Aircraft

Planned hybrid airship will combine aspects of planes, blimps and helicopters

Planned hybrid airship will co...
Plans call for the Model J airship to be mainly computer-controlled
Plans call for the Model J airship to be mainly computer-controlled
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A proposed military version of the Model J
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A proposed military version of the Model J
Plans call for the Model J airship to be mainly computer-controlled
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Plans call for the Model J airship to be mainly computer-controlled
The Model J will measure 169 feet long (51.5 m), have a 61-ft wingspan (18.5 m) and sit 54 ft tall (16.5 m)
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The Model J will measure 169 feet long (51.5 m), have a 61-ft wingspan (18.5 m) and sit 54 ft tall (16.5 m)

It was just last year that we heard about the Plimp, a sort of plane/blimp/helicopter hybrid drone manufactured by Egan Airships. As was hinted at then, the Seattle-based company has now officially announced that it's working on a passenger-carrying variant known as the Model J.

First of all, just how does the original Plimp drone work?

Well, it's basically a VTOL (vertical take-off and landing) blimp with two wings, each wing in turn equipped with an electric motor/propeller. When it's taking off, landing or hovering in one place, the wings rotate so that the props are facing straight up – this lets it move vertically. Once it's ready to head for its destination, though, the wings rotate so that the props face forward, allowing for fast and efficient fixed-wing flight.

Additionally, thanks to the buoyancy provided by its helium-filled envelope and the lift provided by its wings, it will reportedly glide gently down to the ground at a speed of 9 mph (14 km/h) if its motors give out.

The Model J will measure 169 feet long (51.5 m), have a 61-ft wingspan (18.5 m) and sit 54 ft tall (16.5 m)
The Model J will measure 169 feet long (51.5 m), have a 61-ft wingspan (18.5 m) and sit 54 ft tall (16.5 m)

Plans call for the Model J to have all of those same features, but it'll be bigger. More precisely, it will measure 169 feet long (51.5 m), have a 61-ft wingspan (18.5 m) and sit 54 ft tall (16.5 m). Its gross weight will be 9,500 lb (4,309 kg) although the envelope will be lifting 5,564 lb of that (2,524 kg), reducing its ground weight to 3,936 lb (1,785 kg).

Capable of carrying ten people (eight passengers plus crew) or 2,000 lb of cargo (907 kg), it will use electric power for its vertical take-offs and landings, with a hybrid gas/electric system taking over for fixed-wing flight. That system should provide a range of 267 miles (430 km) at a speed of 86 mph (138 km/h), or 320 miles (515 km) at 63 mph (101 km/h) – those figures are for a fully-laden aircraft. Short sprints at 93 mph (150 km/h) will also be possible.

As an added bonus, unlike regular blimps that have to land at airfields where a ground crew secures them to a mast, the VTOL-capable Model J will conceivably be able to set down just about anywhere there's room. And because it's somewhat heavier than air, it will be less likely than a traditional blimp to drift away once it's on the ground.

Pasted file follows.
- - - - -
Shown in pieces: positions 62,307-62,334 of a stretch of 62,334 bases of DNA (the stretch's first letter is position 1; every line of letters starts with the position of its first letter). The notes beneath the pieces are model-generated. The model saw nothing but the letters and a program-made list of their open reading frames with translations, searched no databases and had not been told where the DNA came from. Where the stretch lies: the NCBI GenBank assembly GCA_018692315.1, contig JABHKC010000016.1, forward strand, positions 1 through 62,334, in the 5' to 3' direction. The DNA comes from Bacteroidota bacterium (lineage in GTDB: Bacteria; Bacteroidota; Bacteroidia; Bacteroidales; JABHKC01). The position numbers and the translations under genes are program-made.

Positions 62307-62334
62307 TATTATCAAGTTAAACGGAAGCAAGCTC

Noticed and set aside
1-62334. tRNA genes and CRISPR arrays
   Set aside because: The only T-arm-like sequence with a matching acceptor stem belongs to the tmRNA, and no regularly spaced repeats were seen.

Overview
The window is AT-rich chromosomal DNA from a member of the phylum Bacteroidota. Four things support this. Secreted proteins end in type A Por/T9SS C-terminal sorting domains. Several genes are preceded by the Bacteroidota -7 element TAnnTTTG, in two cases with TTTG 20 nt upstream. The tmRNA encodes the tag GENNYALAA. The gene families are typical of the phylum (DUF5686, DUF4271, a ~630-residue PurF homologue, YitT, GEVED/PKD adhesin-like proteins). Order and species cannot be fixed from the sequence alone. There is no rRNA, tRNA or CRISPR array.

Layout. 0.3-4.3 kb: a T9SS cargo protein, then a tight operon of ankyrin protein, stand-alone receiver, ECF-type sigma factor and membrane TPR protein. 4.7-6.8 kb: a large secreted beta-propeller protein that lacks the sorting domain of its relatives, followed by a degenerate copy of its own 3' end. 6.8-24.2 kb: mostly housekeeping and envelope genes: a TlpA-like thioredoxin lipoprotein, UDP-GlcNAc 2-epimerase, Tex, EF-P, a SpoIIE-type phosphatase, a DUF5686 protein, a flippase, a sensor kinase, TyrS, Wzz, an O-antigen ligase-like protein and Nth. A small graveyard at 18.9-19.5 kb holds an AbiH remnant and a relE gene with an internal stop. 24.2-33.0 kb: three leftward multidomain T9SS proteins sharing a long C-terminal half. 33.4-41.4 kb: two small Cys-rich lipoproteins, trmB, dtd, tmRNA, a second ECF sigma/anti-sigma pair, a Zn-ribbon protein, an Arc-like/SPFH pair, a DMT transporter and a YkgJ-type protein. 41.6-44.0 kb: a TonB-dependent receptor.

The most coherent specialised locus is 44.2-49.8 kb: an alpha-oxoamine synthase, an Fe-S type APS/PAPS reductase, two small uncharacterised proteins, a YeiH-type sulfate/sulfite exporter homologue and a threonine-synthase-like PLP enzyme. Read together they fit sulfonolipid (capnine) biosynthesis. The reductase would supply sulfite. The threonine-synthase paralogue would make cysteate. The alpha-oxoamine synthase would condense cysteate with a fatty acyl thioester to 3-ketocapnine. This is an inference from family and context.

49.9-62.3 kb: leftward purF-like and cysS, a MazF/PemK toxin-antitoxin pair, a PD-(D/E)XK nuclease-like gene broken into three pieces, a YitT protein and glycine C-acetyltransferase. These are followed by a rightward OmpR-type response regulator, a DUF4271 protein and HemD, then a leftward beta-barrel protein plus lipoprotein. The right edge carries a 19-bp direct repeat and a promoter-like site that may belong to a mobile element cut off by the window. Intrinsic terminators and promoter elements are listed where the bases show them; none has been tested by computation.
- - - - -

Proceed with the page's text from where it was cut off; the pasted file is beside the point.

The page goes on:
A proposed military version of the Model J
A proposed military version of the Model J

Buyers can expect to pay approximately four to six million US dollars for a Model J, paid at $1 million a year for four years, plus overages. If you're OK with that price and really want a Model J, you can preorder one via the company link at the end of the article. Not unlike the case with a Kickstarter project, the funds will be used to finance production and development. Delivery is expected to take place in about four years.

"Since experimenting with helium balloons and model balsa gliders as a child in the early 70's, I always conceived that there must be a certain streamlined way to retain a slow and safe descent speed and get vertical take-off and forward speeds through a rotational wing around the center of gravity/buoyancy of a buoyant hanging plane," Egan Airships CEO James Egan tells us. "This is the expert design my quest ordered up."

There's more information in the video below.

Company website: Egan Airships

Egan Airships | Caleb Tineo

6 comments
David Evans
I wonder if the blimp component really justifies its cost. It must add to air resistance. If the power fails it won't give much control over the landing area. More redundancy in the power train would be better. Or even a parachute.
michael_dowling
If it could run off biofuel,it would be carbon neutral.
Douglas Bennett Rogers
I always wondered why I wasn't seeing this!
riczero-b
Beautiful design, woeful economics ; the ticket price for the 8 PX on the trips described above would be about $6K.
Vf6cruiser
Would love to see a bunch of these make it to market.....but it's a huge long shot......the achilles heel of all these is wandering into a 60mph wind somewhere.......
rude.dawg
Yes, but if it really is part plane, part blimp and part helicopter, then should it be called 'blimpter'?